Understanding Your Mortgage Credit Scores, Plus 5 Ways To Improve To Your FICO


FICO Chart

Good credit scores give access to more than just today's lowest mortgage rates -- they give access to today's best loan programs, too.

You need a decent credit score to get approved for the low-downpayment FHA mortgage, and for the No Money Down USDA Rural Development loan, as examples.

Plus, for borrowers using conventional loans to buy a home, only an "excellent" credit score grants access to the lowest available rates nationwide.

With the Mortgage Bankers Association (MBA) projecting $677 billion in purchase mortgages for 2014, and with more than 5 million homes expected to be sold this year, today's home buyers can "help themselves" by priming their personal credit scores as much as possible.

Buying a home in 2014? Understand how credit scores work, and take steps to improve your personal score.

What Is A Credit Report?

Credit reports are an official record of your financial history, detailing everything from auto loans you've taken, to credit card balances you've carried, to liens and bankruptcies linked to your name.

Generally, information added to your credit report remains for seven years. In some cases, information is permanent. The details of your credit report determine your credit rating.

Credit ratings can be based on an Alphabetic System (AAA through F), but are mostly commonly scored numerically.

Mortgage lenders use credit scoring systems which range from 300 at the low-end to 850 at the top-end.

Today's home buyers and refinancing households can get mortgage-approved with credit scores above 620 (some lenders, in certain circumstances, can drop down into the 500’s), but having a better credit score often means having access to a lower mortgage rate; to additional loan programs; and, to the right to buy a home with little or nothing down.

The benefits of high credit scores extend beyond the world of mortgages, too. For example :

  • Insurers often use your credit score to determine your premium schedules. Higher scores bring lower premiums.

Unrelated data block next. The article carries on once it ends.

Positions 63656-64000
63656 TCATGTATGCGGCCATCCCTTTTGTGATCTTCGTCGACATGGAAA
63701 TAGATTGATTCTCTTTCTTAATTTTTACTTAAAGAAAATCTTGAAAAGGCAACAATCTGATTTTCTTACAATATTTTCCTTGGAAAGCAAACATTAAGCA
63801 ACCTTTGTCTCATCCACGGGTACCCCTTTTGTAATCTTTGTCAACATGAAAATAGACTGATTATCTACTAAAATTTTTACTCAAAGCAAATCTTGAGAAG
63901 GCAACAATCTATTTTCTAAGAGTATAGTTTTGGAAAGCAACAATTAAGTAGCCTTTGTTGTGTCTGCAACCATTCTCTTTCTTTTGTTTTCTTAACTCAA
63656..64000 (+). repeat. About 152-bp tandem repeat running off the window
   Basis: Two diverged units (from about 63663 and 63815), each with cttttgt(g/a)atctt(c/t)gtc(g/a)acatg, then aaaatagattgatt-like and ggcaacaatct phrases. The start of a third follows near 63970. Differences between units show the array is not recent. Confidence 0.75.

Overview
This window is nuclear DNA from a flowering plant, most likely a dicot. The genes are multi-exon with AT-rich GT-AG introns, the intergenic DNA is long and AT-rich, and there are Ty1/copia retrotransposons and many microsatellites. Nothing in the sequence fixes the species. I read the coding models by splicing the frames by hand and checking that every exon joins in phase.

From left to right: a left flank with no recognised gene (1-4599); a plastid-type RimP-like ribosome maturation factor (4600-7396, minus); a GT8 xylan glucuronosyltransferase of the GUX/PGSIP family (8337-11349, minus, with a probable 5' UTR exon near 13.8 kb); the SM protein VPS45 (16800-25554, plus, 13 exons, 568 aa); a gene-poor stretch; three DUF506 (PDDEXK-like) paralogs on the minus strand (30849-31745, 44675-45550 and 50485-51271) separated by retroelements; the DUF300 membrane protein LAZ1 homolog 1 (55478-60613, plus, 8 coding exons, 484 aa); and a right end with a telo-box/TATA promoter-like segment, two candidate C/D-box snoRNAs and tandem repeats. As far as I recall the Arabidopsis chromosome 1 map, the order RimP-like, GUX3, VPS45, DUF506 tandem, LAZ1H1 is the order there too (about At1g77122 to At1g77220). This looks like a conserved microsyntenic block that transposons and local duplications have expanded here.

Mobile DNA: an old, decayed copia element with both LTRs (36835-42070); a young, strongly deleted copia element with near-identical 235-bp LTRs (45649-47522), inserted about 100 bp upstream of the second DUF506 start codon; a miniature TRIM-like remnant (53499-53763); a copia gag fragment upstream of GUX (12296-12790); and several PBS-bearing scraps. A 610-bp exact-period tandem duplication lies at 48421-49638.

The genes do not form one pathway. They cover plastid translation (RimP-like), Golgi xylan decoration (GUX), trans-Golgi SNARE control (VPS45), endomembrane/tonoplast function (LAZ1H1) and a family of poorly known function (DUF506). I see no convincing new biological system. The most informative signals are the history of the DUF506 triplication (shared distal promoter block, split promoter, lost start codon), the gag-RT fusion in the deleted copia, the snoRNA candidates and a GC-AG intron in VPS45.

• Employers often use your credit score to determine whether to hire you, promote you or reassign you. Higher scores are linked to better outcomes.
  • Landlords often use your credit score to determine whether to rent you a home or apartment. Higher scores can improve the terms of your lease.

Therefore, having a high credit score can be paramount to getting the best rates, to paying the fewest fees, and to realizing the biggest monthly savings that are available to you.

Even better is that anyone can raise their credit score to the level of "Excellent". Once you understand the basics of credit scoring, and how it the system works, you can alter your credit profile to improve your overall score.


Mortgage Lenders Use FICO Scoring Model

There are lots of credit reporting companies. However, in the mortgage world, there are three companies which matter most -- Equifax, Experian and TransUnion.

Collectively, these three firms are known as the "major credit bureaus".

Each of the bureaus sells more than one "credit score" product and, for consumers on their respective websites, it can be a challenge to know exactly which "score" to review.

For persons about to buy a home, the relevant scoring system, by bureau, is as follows:

  • For Equifax, it's the Equifax Beacon 5.0
  • For Experian, it's the Experian/Fair Isaac Risk Model v2
  • For TransUnion, it's the FICO Risk Score 04

These are the relevant scoring systems because, when a mortgage lender "pulls your credit", it's pulling your scores for these particular products. Your lender then takes the median of the three scores (i.e. the one in the middle), and calls it your credit score.

For example, if your credit scores are 620,640 and 700, your "score" is 640. As another example, if your credit scores are 700, 719 and 720, your credit score is 719. Credit scores are not rounded up or averaged.

Generically, credit scores are called "FICO scores", named after the Fair Isaac Co., a pioneer in the credit scoring space. The higher your FICO, the better your mortgage terms, all else equal.

How To Boost Your Credit Scores

When a credit bureau prints your credit score, in addition to providing your raw scores, it will typically offer up to four ways by which you can raise your credit score.

The notes can be helpful, ranging from the general ("Balances too high") to the specific ("Too many inquiries"). The notes can serve as a roadmap toward improving your FICO score.

It's not uncommon for a person to improve their FICO score by 100 points or more with attention to credit-scoring details.

But for all of the available advice, there remains only a few fool-proof ways to make drastic improvements to your credit score.

  1. Pay your bills on time, always
  2. Keep your credit card balances low as compared to your total available credit
  3. Apply for store charge cards only when absolutely necessary
  4. Pay doctor and utility bills when they're due
  5. Keep "aged" credit cards open, and use them periodically

Of particular note is your "Amount Owed", highlighted in the second point above.

Ideally, a credit card balance should not exceed 30 percent of that card's available balance. This credit score metric comprises thirty percent of your overall score so, if you have trouble meeting this requirement, ask your credit card company to raise your credit limit.

For a higher credit score, raising your limit can be as effective as reducing your balances.

Lastly, if you've had a derogatory event on your credit report, avoid credit repair companies until you've done your due diligence. Often, time is the best healer of a "bad credit report".

About the Author

Dan Green is a mortgage market expert, providing over 10 years of direct-to-consumer advice. NMLS #1019791.